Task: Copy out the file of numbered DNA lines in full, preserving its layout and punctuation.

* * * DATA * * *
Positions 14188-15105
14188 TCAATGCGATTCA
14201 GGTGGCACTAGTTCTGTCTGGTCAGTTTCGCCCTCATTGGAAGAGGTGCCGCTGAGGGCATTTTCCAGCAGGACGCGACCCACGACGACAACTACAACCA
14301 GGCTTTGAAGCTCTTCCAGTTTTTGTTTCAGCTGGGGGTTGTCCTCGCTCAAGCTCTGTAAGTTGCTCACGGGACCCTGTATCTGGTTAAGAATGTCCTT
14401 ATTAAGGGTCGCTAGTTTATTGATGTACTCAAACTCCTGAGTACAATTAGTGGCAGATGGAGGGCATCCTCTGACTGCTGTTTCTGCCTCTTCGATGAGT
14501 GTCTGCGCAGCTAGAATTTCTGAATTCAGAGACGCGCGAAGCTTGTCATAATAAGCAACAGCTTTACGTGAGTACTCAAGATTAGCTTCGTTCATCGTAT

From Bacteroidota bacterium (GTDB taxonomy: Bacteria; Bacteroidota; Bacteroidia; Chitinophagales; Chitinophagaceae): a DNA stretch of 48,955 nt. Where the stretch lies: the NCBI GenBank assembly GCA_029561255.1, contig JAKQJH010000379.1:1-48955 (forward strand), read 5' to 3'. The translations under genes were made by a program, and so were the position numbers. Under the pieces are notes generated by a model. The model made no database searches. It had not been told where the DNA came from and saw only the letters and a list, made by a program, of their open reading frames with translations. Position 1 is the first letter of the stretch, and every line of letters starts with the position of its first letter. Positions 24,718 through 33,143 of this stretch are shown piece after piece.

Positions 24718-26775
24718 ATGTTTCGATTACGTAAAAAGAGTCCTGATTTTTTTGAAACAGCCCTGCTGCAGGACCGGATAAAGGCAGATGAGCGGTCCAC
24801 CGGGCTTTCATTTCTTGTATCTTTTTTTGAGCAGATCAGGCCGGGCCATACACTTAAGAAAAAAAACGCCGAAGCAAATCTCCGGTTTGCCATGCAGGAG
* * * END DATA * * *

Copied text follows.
Positions 14188-15105
14188 TCAATGCGATTCA
14201 GGTGGCACTAGTTCTGTCTGGTCAGTTTCGCCCTCATTGGAAGAGGTGCCGCTGAGGGCATTTTCCAGCAGGACGCGACCCACGACGACAACTACAACCA
14301 GGCTTTGAAGCTCTTCCAGTTTTTGTTTCAGCTGGGGGTTGTCCTCGCTCAAGCTCTGTAAGTTGCTCACGGGACCCTGTATCTGGTTAAGAATGTCCTT
14401 ATTAAGGGTCGCTAGTTTATTGATGTACTCAAACTCCTGAGTACAATTAGTGGCAGATGGAGGGCATCCTCTGACTGCTGTTTCTGCCTCTTCGATGAGT
14501 GTCTGCGCAGCTAGAATTTCTGAATTCAGAGACGCGCGAAGCTTGTCATAATAAGCAACAGCTTTACGTGAGTACTCAAGATTAGCTTCGTTCATCGTAT

From Bacteroidota bacterium (GTDB taxonomy: Bacteria; Bacteroidota; Bacteroidia; Chitinophagales; Chitinophagaceae): a DNA stretch of 48,955 nt. Where the stretch lies: the NCBI GenBank assembly GCA_029561255.1, contig JAKQJH010000379.1:1-48955 (forward strand), read 5' to 3'. The translations under genes were made by a program, and so were the position numbers. Under the pieces are notes generated by a model. The model made no database searches. It had not been told where the DNA came from and saw only the letters and a list, made by a program, of their open reading frames with translations. Position 1 is the first letter of the stretch, and every line of letters starts with the position of its first letter. Positions 24,718 through 33,143 of this stretch are shown piece after piece.

Positions 24718-26775
24718 ATGTTTCGATTACGTAAAAAGAGTCCTGATTTTTTTGAAACAGCCCTGCTGCAGGACCGGATAAAGGCAGATGAGCGGTCCAC
24801 CGGGCTTTCATTTCTTGTATCTTTTTTTGAGCAGATCAGGCCGGGCCATACACTTAAGAAAAAAAACGCCGAAGCAAATCTCCGGTTTGCCATGCAGGAG